Executives from the nation’s largest organizations teach students about diversity, equity, and inclusion in the workplace
The College of Business recently hosted its fourth annual Diversity, Equity, and Inclusion in the Workplace event with over 900 students, faculty, alumni, employer partners, and community members participating.
“We are committed to advancing diversity, equity and inclusion in business, in society, and at Louisiana Tech,” said Dr. Chris Martin, Dean of the College of Business. “We strive to create a rich learning environment that appreciates a multitude of perspectives, leading to enhanced decision making and performance. It is critical that our students understand how to study, work, and lead in this type of environment because it reflects the global, diverse, and inclusive workplace that most will enter upon graduation.”
The event, now in its second year of online delivery, was previously hosted in conjunction with Grambling State University and featured an in-person panel of executives from JP Morgan followed by a hands-on activity and networking.
“When COVID-19 hit, though, we had to find a way to recreate the event so that our students still had exposure to these important topics,” said Jessica George, Executive Director of Student Services and Placement in the College of Business. “We looked at this as an opportunity to reach a wider audience and include top speakers from across the U.S. It also gave us the chance to host networking sessions with talent acquisition teams from many of the speakers’ corporations.”
The conference featured six virtual seminars, with DEI thought-leaders from organizations including IBM, Lowe’s, GDIT, Microsoft, Deloitte, General Motors, JP Morgan Chase, and Ford Next. The conference also offered eight networking events where business students from Louisiana Tech and Grambling were able to meet with recruiters from these top global companies.
Jessica Litolff, a Master of Business Administration student at Louisiana Tech, was one of 400 students who participated in this year’s conference and several of the virtual networking sessions.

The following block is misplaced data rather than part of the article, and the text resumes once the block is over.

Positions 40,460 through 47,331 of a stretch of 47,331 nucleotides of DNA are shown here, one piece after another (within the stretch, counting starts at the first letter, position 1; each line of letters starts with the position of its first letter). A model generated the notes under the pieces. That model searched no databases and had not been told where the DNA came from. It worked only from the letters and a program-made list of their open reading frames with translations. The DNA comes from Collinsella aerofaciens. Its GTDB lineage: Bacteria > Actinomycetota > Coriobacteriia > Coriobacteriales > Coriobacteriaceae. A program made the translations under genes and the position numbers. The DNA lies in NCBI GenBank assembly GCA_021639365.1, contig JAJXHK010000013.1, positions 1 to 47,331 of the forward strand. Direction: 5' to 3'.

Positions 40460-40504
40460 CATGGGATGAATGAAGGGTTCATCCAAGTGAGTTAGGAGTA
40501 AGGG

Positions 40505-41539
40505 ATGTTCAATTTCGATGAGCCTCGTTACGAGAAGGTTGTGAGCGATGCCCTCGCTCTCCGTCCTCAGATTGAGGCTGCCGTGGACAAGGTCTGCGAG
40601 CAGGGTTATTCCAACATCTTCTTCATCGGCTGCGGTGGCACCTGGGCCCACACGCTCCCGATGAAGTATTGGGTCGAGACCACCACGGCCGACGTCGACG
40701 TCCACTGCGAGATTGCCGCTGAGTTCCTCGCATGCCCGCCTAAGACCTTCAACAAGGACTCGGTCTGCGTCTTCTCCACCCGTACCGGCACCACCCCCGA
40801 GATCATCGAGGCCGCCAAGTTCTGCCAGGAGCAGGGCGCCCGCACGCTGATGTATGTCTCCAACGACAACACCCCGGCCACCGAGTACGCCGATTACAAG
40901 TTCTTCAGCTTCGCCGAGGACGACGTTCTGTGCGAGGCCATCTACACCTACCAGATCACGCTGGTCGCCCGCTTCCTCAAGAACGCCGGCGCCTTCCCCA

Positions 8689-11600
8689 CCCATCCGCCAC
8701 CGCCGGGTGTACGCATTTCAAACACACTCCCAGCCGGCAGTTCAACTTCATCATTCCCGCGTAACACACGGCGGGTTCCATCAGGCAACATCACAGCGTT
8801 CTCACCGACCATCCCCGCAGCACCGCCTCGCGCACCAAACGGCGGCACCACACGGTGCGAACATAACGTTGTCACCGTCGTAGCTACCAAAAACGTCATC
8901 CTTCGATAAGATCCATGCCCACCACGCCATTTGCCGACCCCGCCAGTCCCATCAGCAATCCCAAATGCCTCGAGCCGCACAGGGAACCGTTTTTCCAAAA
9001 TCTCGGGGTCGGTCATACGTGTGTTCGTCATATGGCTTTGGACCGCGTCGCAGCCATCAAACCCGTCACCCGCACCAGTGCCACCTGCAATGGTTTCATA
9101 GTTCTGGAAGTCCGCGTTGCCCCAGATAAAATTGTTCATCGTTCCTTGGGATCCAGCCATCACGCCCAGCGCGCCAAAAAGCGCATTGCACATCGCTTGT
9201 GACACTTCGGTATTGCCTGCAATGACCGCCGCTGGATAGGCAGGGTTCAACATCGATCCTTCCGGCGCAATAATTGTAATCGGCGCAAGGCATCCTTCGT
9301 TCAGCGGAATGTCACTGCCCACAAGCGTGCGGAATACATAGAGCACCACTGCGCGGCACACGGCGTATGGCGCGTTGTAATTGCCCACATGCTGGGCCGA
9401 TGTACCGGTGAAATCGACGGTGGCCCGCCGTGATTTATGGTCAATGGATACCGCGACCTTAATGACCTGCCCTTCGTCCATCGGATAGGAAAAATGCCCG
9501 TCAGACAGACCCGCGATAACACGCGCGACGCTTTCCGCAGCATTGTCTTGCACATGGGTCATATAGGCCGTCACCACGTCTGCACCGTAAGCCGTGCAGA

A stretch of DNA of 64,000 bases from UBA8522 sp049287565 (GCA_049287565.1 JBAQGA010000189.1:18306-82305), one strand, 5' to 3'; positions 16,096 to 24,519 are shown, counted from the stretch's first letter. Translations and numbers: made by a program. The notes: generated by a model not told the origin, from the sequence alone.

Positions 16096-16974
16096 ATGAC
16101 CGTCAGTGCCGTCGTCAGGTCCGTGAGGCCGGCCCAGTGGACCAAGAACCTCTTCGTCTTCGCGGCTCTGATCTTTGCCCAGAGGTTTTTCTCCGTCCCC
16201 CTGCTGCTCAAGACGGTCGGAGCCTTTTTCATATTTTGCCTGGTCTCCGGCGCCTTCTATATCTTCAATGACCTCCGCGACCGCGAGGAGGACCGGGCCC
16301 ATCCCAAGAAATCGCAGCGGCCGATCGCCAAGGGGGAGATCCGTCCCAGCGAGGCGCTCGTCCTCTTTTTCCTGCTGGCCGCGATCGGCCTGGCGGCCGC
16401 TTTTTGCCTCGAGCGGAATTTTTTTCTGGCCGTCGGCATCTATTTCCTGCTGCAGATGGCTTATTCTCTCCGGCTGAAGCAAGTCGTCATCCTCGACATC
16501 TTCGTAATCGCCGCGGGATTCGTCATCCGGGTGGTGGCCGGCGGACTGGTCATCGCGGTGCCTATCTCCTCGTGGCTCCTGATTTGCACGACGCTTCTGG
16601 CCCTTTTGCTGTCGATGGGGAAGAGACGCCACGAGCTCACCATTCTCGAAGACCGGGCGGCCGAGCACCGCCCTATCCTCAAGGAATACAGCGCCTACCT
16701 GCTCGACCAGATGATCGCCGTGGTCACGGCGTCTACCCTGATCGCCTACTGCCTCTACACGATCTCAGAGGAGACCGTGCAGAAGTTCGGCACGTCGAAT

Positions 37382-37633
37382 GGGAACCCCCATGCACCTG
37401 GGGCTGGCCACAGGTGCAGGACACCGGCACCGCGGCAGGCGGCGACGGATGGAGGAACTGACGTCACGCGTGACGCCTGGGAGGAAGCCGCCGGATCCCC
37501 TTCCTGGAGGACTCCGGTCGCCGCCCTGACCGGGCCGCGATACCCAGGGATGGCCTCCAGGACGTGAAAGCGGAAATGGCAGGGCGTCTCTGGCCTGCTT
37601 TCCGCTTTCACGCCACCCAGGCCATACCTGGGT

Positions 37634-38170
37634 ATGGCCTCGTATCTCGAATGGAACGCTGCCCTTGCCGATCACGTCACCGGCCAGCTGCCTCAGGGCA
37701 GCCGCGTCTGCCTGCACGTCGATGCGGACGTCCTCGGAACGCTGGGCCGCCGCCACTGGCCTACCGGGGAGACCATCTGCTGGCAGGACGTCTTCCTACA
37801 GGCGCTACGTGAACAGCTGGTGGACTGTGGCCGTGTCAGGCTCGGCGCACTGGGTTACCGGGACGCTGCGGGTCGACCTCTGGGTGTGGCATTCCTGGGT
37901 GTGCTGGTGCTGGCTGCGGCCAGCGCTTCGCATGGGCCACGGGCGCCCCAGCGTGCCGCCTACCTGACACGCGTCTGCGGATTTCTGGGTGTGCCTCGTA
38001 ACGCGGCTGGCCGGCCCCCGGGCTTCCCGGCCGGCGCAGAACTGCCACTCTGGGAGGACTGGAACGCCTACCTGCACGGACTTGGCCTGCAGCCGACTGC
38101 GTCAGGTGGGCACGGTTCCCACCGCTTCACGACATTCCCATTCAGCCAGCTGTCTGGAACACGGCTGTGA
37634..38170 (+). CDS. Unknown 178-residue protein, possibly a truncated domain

“My biggest takeaway from the event was that diversity, equity, and inclusion is a journey, not something that can be overcome overnight,” Litolff said. “There will always be problems because of learned behavior and cultural norms, so diversity, equity, and inclusion initiatives should not focus solely on mindsets but behaviors. We should ensure employees feel seen and heard in the workplace and community. Every employee should feel empowered to show up as their true, authentic self.”
Karen Perham-Lippman is the Diversity, Inclusion, and Belonging Program manager at Lumen Technologies. Perham-Lippman led “Authenticity, Allyship and Advancement”, a session on how everyone can be a leader in ensuring the psychological safety of their work environment.
“We all have the ability to take action as champions of diversity, equity, and inclusion,” Perham-Lippman said. “This includes creating awareness, challenging our definitions, educating ourselves, and promoting cultures of acceptance, empathy, and inclusion. College students doing this work deepen critical thinking skills, and further develop effective communication skills through broadening their perspectives.”
After the virtual sessions, Crystal King from Dow led a post-conference case study for College of Business students.
King is a Louisiana Tech graduate where she earned her degree in Chemical Engineering. Now, she is the Senior Lead Site Director for Dow’s second largest site.
“I do everything I can to make sure the work environment I create is physically and psychologically safe,” King said, “but until we become more comfortable speaking up about these issues, we will always have our tail in between our legs.”
In the activity, students confronted their own unconscious biases when they connected biographies to pictures of Dow employees. Afterwards, students brainstormed solutions to real-life examples of DEI issues encountered in the workplace.
“At this conference, students saw DEI beyond just a definition – beyond principles and philosophies,” said George. “We are talking about these issues in the classroom, but here, students were able to see what it actually looks like exercising these principles in an organization.”
Diversity, equity, and inclusion is one of six values the College of Business intentionally incorporates into its curriculum and co-curricular activities.
“While DEI is certainly the right thing to do, there is also ample evidence that fostering diversity and inclusion in organizations is a powerful enabler of business performance. When DEI efforts become a part of the organizational culture, it also helps to attract, develop and retain exceptional people,” Martin said.
After the conference, the College of Business encouraged students to think about these issues and apply these values to their studies and job searches.
“One thing that we really want our students to understand is that this is an important topic they will be faced with in the workplace. They need to be aware of the business case for D&I,” said George. “Recognizing that we have further to go in the DEI space, we want students to go in with an awareness, a passion, and a hunger for assisting in that change.”
Story written by marketing major Sophie Edwards